Stocks tumble, oil drops to near $95 on global economy fears [Updated]
It's an ugly, ugly day for financial markets as fears mount yet again over Europe's debt crisis and amid more troubling data on the U.S. economy.
The Dow Jones industrial average was down 186 points, or 1.6%, to 11,889 at about 11:30 a.m. PDT, after Tuesday’s short-lived rebound of 1%. Traders also are bailing out of many commodities, pushing crude oil down $4.13 to $95.24 a barrel in New York.
[Updated at 1:15 p.m. PDT: The Dow ended the day off 178.84 points, or 1.5%, to 11,897.27, the lowest since March 18. Oil closed down $4.56 to $94.81 a barrel, lowest since Feb. 22.]
European finance ministers failed to agree on whether to make private bondholders bear some of the cost of the next bailout of Greece, which seems certain to default on its debts without more help from the rest of the euro-zone countries.
Meanwhile, tens of thousands massed in Athens to protest the government’s proposed austerity measures.
Yields on Greek government bonds continued to soar to astronomical levels, a sign investors believe default is inevitable. The yield on two-year Greek bonds surged to a record 28.02% from 26.4% on Tuesday.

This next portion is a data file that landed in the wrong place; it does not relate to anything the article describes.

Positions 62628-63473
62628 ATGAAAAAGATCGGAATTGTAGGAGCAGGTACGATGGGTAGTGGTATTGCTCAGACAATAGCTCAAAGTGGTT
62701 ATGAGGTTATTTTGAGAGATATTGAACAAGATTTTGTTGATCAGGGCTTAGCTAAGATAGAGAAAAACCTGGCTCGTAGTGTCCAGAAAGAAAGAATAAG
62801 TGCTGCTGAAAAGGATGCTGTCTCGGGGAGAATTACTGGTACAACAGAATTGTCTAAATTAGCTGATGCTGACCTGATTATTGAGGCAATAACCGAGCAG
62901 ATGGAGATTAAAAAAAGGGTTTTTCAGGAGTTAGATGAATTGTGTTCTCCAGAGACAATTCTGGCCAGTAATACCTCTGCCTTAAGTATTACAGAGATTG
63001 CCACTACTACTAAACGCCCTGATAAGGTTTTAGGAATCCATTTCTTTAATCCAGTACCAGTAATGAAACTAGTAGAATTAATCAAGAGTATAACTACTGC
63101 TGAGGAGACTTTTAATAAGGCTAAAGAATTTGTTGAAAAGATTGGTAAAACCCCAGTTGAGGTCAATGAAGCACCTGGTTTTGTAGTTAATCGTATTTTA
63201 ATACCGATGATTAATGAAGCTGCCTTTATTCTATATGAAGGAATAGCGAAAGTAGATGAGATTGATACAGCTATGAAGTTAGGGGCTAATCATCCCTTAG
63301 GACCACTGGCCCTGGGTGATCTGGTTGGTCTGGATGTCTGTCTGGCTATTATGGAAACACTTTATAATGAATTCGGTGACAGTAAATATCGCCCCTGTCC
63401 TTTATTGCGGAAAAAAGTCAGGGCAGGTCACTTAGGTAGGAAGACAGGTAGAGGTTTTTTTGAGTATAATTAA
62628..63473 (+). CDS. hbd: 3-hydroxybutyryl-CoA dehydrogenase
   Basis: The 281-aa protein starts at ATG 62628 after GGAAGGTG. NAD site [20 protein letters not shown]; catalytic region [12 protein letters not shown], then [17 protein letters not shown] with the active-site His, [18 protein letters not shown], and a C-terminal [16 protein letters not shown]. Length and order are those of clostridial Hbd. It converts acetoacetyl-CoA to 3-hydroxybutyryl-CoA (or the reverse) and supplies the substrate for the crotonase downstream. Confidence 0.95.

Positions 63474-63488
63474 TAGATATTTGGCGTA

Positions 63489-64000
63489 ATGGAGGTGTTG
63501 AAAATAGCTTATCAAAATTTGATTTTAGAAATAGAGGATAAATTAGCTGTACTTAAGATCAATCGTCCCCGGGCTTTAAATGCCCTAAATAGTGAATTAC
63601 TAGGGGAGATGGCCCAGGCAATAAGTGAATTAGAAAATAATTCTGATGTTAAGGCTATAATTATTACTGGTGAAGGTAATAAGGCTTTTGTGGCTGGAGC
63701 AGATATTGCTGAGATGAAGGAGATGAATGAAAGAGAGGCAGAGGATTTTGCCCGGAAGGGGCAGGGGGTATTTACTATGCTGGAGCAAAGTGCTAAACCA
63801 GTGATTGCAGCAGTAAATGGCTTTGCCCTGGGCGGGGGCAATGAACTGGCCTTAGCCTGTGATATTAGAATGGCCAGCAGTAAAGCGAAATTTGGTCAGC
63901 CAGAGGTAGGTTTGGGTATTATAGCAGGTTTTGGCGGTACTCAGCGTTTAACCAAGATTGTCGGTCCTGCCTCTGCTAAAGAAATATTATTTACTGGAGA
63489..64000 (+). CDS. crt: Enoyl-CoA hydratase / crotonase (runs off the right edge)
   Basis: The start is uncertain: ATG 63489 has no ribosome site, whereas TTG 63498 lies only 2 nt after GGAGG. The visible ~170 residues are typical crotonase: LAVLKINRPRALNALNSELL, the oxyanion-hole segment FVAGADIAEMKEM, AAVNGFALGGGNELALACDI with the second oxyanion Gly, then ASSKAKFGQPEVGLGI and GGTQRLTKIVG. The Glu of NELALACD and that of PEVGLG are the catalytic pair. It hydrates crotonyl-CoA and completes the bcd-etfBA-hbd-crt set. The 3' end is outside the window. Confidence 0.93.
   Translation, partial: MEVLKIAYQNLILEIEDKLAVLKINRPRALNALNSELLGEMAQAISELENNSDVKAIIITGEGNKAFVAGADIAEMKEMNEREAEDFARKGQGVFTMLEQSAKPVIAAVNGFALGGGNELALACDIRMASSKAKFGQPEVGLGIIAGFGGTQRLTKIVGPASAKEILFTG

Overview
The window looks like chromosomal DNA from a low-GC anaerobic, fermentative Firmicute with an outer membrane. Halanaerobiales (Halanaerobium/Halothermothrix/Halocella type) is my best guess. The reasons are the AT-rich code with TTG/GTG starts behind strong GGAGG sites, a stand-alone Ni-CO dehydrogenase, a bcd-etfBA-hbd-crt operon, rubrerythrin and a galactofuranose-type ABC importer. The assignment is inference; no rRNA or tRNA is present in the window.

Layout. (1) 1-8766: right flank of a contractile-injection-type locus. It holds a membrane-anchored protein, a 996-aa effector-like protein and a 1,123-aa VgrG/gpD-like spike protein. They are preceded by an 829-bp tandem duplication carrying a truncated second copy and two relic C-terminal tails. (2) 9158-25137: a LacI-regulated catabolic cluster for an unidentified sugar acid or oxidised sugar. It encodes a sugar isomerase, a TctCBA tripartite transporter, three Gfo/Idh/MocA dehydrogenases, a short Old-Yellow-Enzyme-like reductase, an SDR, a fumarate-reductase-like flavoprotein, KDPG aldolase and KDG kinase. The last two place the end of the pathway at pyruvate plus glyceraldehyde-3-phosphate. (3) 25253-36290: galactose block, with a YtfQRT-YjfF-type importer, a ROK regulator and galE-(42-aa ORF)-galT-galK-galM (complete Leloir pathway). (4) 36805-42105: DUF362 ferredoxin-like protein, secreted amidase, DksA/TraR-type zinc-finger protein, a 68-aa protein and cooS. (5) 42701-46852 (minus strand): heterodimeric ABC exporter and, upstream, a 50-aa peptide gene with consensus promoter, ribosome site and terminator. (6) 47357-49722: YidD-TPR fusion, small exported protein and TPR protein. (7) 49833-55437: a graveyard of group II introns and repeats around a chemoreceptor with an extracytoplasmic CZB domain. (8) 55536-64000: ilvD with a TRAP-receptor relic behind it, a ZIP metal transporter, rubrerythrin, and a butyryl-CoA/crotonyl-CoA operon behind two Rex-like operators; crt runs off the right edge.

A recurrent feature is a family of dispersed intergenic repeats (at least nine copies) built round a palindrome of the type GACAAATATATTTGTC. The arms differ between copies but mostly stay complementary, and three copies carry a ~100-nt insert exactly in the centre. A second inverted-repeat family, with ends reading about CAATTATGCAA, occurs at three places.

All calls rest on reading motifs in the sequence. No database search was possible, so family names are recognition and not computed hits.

European stock markets fell sharply, with most down between 1.2% and 2.2% for the day. And the euro plunged against the dollar, falling to a three-week low of $1.418 from $1.445 on Tuesday. The European Central Bank warned of a potential "contagion" effect across the continent if Greece defaults.
Wall Street, already rattled by Europe’s ongoing troubles, also had to contend with more downbeat reports on the U.S. economy early Wednesday. A Federal Reserve index of manufacturing activity in the New York region plunged from 11.88 in May to a negative 7.79 in June, the first negative reading since November.
New York-area manufacturers “seemed to be in agreement that business conditions at the beginning of June showed little or no improvement over the prior month,” economists at Nomura Securities said in a note. “What's more disconcerting is that they became more discouraged about the future, as reflected in their expectations of business conditions six months ahead.”
Manufacturing had been one of the few true bright spots in the economy this year.
Another Fed report showed that industrial production nationwide edged up 0.1% in May, less than the 0.2% gain expected by economists surveyed by Bloomberg News. Depressed auto output, a result of Japanese-parts shortages tied to the March earthquake, continued to weigh on overall production.
With stocks and most commodities sliding, some investors are rushing back to U.S. Treasury bonds, pushing yields down. The 10-year T-note yield was at 2.97%, down from 3.10% on Tuesday.
Gold also is attracting buyers. The metal added $1.80 to $1,525.60 an ounce.
-- Tom Petruno
Photo: Anti-government protests in Athens. Credit: Lefteris Pitarakis / Associated Press